From: breitbart.com, by Dylan Gwinn, on Nov 12, 2017
Contract negotiations are always dicey when business is not going well. After all, what does a business leader have the right to ask for, when he’s essentially failing at his job?
Well, if you’re NFL Commissioner Roger Goodell, the answer to that question is, a lot.
An anonymous NFL owner familiar with Goodell’s contract negotiations told ESPN, that Goodell has asked owners for $50 million per year, lifetime health insurance for his family, and use of a private jet, for life.
If you’re asking yourself whether it’s normal for contract proposals to become public knowledge during a negotiation? The answer to that is a definitive, no. Which begs the question: Who would leak the details?
It would seem clear that whoever leaked the info, would be connected to Cowboys Owner Jerry Jones, who has launched his own crusade against Goodell.
As Breitbart’s Daniel Flynn writes:
Many are the crimes of Goodell against Jones’s franchise: lowering the team’s salary cap as punishment for excessive spending in an uncapped season, suspending Ezekiel Elliott six games after the league’s investigator recommended no suspension, and blocking the team’s effort to honor slain Dallas cops with a decal all come to mind. But Goodell’s weakness against the anthem kneelers, rather than any offense against the Cowboys, that seems to primarily motivate Jerry Jones.
Jones, who knelt with players prior to the national anthem earlier this season, remains the owner most vocal in his displeasure with a pregame ritual to honor America turning into an anti-American publicity stunt. He acknowledges his conversations with the president on the subject. He bluntly says of Cowboys who decide to kneel for the national anthem, “They won’t play.”
Goodell’s refusal to take a similar approach leaguewide, or at least take action to quell the protests, irritates Jones and other owners losing millions because of the commissioner’s refusal to treat the protesters the way he might treat players wearing unapproved headphones or shirts that display logos of companies not sponsoring the league. Ratings plummet as viewers find another Sunday activity. Sponsors, including Papa John’s, begin to publicly complain. Even a visible number of stadium seats, for the first time in recent memory, consistently remain empty in various markets.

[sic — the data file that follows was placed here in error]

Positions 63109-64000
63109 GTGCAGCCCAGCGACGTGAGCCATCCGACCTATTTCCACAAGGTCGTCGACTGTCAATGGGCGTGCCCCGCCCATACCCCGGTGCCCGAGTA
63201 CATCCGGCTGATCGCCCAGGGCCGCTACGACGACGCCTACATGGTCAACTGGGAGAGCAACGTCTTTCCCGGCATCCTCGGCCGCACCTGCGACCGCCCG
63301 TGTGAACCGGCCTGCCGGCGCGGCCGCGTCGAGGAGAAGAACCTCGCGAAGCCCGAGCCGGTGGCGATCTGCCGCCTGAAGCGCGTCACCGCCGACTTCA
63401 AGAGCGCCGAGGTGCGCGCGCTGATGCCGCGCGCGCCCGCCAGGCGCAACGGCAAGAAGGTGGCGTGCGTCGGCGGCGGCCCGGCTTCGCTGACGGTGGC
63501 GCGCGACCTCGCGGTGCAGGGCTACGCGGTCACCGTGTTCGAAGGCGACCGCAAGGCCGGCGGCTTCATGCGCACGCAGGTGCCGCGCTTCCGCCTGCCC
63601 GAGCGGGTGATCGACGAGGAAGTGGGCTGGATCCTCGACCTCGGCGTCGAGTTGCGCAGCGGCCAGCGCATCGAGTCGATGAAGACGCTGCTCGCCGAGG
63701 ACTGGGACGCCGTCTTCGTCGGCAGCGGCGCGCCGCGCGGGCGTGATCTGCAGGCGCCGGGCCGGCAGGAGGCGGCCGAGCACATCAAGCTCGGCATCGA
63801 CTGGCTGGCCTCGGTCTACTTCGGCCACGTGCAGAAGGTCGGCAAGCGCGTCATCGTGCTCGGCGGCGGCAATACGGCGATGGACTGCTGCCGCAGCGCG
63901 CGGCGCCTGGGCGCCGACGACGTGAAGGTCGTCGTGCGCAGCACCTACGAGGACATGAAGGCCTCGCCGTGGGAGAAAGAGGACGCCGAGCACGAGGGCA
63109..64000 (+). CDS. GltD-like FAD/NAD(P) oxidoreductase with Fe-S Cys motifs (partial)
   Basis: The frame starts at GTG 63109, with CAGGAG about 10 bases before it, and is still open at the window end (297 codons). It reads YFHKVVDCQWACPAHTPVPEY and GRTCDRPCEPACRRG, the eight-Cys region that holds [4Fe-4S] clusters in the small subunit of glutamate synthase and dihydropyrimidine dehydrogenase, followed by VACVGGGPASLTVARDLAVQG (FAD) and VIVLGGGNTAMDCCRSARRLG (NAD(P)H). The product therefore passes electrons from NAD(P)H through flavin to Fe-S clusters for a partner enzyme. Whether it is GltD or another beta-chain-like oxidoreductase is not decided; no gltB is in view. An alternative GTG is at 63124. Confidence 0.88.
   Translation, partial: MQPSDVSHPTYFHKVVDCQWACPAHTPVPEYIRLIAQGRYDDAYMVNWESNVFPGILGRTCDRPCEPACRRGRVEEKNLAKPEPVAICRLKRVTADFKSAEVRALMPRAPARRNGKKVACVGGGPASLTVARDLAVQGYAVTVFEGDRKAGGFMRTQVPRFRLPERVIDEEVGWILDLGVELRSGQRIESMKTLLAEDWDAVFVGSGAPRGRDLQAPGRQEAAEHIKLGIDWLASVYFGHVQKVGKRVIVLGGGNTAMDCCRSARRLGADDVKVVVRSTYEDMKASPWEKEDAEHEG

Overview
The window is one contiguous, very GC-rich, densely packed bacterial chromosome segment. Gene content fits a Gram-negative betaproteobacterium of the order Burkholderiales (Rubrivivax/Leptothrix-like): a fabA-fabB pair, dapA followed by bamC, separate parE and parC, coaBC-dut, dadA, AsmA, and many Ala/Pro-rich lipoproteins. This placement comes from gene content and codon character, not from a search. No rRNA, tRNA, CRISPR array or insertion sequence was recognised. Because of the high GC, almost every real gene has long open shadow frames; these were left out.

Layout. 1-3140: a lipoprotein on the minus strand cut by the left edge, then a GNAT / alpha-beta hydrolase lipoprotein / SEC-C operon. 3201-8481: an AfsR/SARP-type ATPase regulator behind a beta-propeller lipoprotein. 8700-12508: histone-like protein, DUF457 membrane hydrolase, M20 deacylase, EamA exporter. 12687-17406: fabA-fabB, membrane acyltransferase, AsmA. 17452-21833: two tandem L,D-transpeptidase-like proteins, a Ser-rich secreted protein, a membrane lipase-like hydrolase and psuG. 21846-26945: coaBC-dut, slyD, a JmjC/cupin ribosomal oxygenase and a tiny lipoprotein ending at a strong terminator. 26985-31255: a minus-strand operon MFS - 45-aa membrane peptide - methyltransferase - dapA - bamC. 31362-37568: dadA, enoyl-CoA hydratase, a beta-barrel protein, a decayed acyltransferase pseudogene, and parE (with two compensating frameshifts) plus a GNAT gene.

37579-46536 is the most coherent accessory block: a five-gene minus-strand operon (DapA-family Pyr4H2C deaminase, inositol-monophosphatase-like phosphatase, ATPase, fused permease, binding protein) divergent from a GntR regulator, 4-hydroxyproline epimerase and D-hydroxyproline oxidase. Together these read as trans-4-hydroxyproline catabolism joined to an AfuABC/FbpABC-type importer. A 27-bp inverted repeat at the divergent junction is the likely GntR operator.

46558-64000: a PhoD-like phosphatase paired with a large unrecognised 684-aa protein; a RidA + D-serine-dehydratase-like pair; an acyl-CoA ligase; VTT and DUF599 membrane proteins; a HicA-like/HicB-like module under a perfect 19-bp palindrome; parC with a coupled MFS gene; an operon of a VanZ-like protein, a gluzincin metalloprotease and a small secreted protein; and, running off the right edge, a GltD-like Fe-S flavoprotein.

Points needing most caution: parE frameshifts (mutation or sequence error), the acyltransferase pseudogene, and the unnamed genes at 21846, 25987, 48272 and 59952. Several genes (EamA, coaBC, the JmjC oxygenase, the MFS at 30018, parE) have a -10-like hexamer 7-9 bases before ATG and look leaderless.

The release of Goodell’s contract stance seems to be just the latest front in Jones’ war against the commish. Will it work? Probably not. Does Jones have the purest of motivations? Probably not.
Is it refreshing to see someone pushing back on the worst commissioner in modern history, regardless of motivation?
I’m on Jerry’s side on this one. How can so many owners, who are supposedly astute businessmen, ignore Goodell’s actions (and inactions), especially in the past year? He made some bone-headed decisions, not the least of which was to allow the kneeling protests to go on unimpeded until they practically forced action by upset fans. It appears that the NFL is hemorrhaging fans and Jerry (and some others) are watching their profits wither away even as Goodell’s contract renewal is being negotiated. Personally, I’d like to see him fired, but if he is going to get a new contract, there absolutely ought to be some of the money based on his performance. I can’t imagine that these business guys would hire any upper-level management without basing their earnings on performance. If Jerry can’t stop Goodell from getting his pound of flesh, he ought to consider selling the Cowboys. They’re probably close to a peak right now and, if fan boycotts continue, the value of the team can only go downhill. The team (all of them) could be worth substantially less a year from now.